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The Australian books that are hot property overseas


More than 80 per cent of the deals specify a particular territory, and since 2010, China has consistently topped the list, with Germany, Britain and the US featuring significantly.

Advances to authors fluctuate, as do the number of deals each enjoys. Most authors had between two and 10 deals (46 per cent) or a single deal (44 per cent), but 152 authors (9 per cent) were involved in between 11 and 50 deals for their work. Twenty writers each signed more than 50 deals, which comprised more than 23 per cent of all international publishing deals. Thirty-seven of the deals resulted in advances of more than $250,000, with more than half these going to women writers, but the bulk, 4724, resulted in advances in the $1000-$5000 range.

Author Liane Moriarty.

Author Liane Moriarty.Credit:Nic Walker

The report was not allowed to name the authors, but Ms Byrne, who was previously international rights manager at Allen & Unwin, said adult fiction was driving the larger advances.

There have always been successful authors, but people often didn’t know they were Australian. “Maybe literary writers like Richard Flanagan might have been different because his work is very much set here,” Ms Byrne said.

“For a lot of those big writers they were seen as international success but not necessarily connected to Australia. There’s been this growing awareness that Australia is producing these writers; that Liane Moriarty is not an American based in California — she’s here.”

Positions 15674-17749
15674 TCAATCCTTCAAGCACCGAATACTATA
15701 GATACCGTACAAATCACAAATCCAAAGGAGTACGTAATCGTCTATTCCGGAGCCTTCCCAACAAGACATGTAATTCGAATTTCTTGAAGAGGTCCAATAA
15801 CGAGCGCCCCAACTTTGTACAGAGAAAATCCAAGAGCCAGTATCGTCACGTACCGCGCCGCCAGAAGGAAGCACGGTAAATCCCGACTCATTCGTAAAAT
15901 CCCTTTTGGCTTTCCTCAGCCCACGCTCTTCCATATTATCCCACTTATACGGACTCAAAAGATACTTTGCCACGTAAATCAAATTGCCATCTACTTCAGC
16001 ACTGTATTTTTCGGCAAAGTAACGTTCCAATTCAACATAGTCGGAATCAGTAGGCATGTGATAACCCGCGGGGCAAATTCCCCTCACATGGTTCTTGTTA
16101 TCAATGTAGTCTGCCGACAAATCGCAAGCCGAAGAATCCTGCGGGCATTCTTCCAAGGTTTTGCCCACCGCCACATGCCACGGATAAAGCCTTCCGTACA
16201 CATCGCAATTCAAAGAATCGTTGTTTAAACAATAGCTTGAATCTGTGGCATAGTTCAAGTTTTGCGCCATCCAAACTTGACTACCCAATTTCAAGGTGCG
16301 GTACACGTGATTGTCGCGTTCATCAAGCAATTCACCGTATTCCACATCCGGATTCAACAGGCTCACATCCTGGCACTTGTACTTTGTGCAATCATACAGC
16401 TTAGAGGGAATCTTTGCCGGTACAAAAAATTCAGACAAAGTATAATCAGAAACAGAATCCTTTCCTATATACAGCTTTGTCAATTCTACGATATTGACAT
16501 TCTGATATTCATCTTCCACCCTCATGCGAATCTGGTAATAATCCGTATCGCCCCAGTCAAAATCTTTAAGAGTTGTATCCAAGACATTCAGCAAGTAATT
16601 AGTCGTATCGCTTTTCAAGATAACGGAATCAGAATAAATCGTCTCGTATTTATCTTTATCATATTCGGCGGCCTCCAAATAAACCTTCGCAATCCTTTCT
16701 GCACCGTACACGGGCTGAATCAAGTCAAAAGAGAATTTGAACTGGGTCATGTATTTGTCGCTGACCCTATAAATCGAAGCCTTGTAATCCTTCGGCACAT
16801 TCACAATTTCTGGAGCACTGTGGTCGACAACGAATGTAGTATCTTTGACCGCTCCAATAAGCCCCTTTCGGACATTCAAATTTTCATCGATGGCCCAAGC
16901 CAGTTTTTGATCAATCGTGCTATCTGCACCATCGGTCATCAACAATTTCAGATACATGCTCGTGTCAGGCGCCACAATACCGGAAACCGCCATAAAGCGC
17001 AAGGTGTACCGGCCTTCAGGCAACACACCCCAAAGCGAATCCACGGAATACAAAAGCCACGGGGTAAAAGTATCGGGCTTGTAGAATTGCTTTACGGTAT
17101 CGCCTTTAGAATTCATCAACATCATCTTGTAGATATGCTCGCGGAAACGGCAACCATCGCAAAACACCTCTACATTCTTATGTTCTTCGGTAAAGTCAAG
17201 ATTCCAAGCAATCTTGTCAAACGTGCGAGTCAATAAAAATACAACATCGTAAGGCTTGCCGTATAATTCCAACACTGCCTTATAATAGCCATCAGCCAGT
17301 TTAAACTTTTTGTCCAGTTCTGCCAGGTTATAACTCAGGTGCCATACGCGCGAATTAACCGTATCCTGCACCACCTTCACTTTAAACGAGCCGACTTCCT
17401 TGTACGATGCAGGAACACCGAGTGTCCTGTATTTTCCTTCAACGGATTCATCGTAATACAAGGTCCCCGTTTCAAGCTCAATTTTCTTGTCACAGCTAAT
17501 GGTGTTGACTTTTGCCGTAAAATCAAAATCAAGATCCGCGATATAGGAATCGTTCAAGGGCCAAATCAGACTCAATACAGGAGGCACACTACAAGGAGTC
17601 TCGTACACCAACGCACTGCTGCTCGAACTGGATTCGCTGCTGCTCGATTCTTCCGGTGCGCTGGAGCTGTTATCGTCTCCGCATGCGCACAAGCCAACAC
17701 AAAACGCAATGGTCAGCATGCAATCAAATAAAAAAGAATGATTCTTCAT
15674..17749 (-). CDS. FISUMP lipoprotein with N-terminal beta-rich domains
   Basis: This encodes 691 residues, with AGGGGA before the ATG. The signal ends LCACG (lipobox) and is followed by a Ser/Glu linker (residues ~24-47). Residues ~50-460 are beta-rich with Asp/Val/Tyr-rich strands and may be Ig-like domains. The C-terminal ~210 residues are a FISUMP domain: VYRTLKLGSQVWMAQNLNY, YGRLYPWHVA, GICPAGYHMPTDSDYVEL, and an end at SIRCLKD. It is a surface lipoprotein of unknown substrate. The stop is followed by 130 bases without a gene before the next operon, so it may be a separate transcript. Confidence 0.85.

‘Rights deals are not very doable without fairs’

Lindy O’Donnell

Stitching up international publication has always depended heavily on face-to-face appearances at events such as the Frankfurt Book Fair, which begins on October 20. It was cancelled as an in-person event last year and pandemic restrictions mean Australian publishers will again have to rely on Zoom.

Australian author Richard Flanagan.

Australian author Richard Flanagan.Credit:Alex Ellinghausen

Ms Byrne says the importance of face-to-face contacts cannot be overestimated. “A lot of those contacts are built up over a long time so having a two-to-three-year hiatus will mean many literary agents, rights managers and publishers are going to have to almost start again, re-establish all those connections.

“I don’t know in terms of figures what the impact will be, but I know anecdotally that foreign markets are now shoring up their own markets and publishing their own authors because that’s easier and less risky.“

Libby O’Donnell, head of international rights at HarperCollins, who negotiated the sale of Sorrow and Bliss, says she started her Frankfurt meetings over video link about 10 days ago and expects them to run well into November.

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While she is relieved to be able to have them, she says they are a time-consuming way to do business. “Rights deals are not very doable without fairs,” she said. “That makes it really challenging. In some markets the long-term effects of COVID means there is less space for overseas authors.”

While Meg Mason was heartbroken not to be in Britain for publication, she has still been able to promote the book. “There is an upside and lots of things I have been able to do: Zoom interviews, of course, and radio — before you couldn’t do those except from the studio.”

On Saturday, she spoke from the comfort of her Sydney home to an audience in a 900-person-capacity venue at the Cheltenham Literary Festival.

The Booklist is a weekly newsletter for book lovers from books editor Jason Steger. Get it delivered every Friday.



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